“The Bandit is like a theatrical fogging machine on steroids,” Rehfeld says. “The Bandit is an Active Intrusion Mitigation System (AIMS) designed to address active intruders and, more importantly, active-shooter events. We looked at various components we could add to the security systems we were installing to stop an intruder as soon as he was sighted or shots were fired. Through our research, we came across the Bandit device and consider it the most effective, non-lethal way to engage an intruder and keep him from carrying out a crime.

“The system works due to the intruder losing all visibility within seconds after the machine’s activation. A fast-thinking, quick-running intruder can leave a facility as soon as the fog goes off without stealing anything or injuring anyone. Other criminals who aren’t as fast will become enveloped by the fog that then prevents them from seeing. Also, the intruders can’t engage any targets because they can’t see the people in that building.”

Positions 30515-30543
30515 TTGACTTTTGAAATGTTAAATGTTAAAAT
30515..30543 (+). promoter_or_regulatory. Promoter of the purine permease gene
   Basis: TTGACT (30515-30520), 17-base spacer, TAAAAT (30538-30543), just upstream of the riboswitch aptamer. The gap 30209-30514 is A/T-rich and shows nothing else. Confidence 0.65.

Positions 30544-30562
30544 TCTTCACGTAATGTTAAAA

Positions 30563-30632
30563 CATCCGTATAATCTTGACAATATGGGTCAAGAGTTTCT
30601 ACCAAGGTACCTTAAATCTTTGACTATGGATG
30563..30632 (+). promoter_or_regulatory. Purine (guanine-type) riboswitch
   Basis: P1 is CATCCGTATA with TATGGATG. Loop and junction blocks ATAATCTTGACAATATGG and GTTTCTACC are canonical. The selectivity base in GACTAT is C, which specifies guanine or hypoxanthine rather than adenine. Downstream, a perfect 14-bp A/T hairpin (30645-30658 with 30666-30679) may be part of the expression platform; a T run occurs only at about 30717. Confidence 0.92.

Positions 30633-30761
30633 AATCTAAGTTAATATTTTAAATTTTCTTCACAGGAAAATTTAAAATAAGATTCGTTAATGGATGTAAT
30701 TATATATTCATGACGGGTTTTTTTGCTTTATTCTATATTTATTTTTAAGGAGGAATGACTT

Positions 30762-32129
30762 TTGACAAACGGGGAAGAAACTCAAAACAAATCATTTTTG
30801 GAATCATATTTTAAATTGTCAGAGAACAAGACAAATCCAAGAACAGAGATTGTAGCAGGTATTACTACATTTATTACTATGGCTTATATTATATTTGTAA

The Logistics

“We wanted to know how long the fog would last after we set it off,” Dube said. “We had several people inside the building, closed the doors and windows and set off the fog machine. The fog remained so thick that we couldn’t see anything for 15 minutes. But to get rid of the fog quickly, we only had to put fans in our doors and windows.”

But once the Bandit is activated, how do employees move out of the fog or get guns to defend themselves? “We developed several different routes that we could take to escape the fog or to get to a gun if we had an intruder,” Dube said. “People who are familiar with a store, business or house have mental pictures of their layouts. Once the fog machine starts blowing the thick fog at the intruder, the homeowner or business owner should already have a predetermined route to take that he or she has practiced using.”